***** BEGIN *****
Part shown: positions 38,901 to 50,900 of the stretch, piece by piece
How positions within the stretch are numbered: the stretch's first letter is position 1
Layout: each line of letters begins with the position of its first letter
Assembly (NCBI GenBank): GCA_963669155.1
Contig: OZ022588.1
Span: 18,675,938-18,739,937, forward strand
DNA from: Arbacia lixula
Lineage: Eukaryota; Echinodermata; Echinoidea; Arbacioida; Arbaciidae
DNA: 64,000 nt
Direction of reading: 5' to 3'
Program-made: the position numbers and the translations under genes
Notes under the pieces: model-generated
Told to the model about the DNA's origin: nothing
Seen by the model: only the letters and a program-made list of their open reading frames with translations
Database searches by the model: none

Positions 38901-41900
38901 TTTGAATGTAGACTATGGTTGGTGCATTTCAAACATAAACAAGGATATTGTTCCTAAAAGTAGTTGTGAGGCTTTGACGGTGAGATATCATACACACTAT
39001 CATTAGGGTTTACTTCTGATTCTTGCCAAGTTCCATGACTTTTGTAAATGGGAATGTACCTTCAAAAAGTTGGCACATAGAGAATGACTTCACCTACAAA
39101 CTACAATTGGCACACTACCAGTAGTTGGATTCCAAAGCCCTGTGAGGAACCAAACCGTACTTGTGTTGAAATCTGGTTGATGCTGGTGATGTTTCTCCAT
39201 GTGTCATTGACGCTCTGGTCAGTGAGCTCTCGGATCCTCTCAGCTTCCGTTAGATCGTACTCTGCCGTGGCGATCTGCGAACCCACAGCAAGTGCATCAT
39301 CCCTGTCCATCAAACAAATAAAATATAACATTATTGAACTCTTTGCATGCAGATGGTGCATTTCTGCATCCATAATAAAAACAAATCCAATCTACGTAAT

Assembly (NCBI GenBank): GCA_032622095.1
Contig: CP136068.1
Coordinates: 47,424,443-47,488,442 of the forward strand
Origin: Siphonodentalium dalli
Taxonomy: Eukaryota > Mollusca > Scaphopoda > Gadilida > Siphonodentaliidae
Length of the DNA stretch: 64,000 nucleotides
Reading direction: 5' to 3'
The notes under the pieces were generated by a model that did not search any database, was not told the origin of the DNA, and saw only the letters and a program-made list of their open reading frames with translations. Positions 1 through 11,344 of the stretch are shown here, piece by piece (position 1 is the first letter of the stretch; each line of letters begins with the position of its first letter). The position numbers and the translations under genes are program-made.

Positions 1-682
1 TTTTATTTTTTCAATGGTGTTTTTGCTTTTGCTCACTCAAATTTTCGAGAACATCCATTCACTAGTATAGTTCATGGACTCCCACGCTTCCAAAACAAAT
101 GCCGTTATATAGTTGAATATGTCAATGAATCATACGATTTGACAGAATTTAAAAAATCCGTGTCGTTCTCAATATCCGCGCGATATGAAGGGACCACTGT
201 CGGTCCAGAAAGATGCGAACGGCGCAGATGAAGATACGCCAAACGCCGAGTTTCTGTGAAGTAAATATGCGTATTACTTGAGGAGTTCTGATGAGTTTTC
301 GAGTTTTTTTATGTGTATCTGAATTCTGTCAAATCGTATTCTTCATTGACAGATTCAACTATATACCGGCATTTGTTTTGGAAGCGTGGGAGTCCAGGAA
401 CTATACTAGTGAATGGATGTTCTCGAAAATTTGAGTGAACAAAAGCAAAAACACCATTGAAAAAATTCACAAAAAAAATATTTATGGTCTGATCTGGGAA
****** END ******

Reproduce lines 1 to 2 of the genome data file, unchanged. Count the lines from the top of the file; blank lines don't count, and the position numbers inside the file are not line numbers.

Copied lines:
Part shown: positions 38,901 to 50,900 of the stretch, piece by piece
How positions within the stretch are numbered: the stretch's first letter is position 1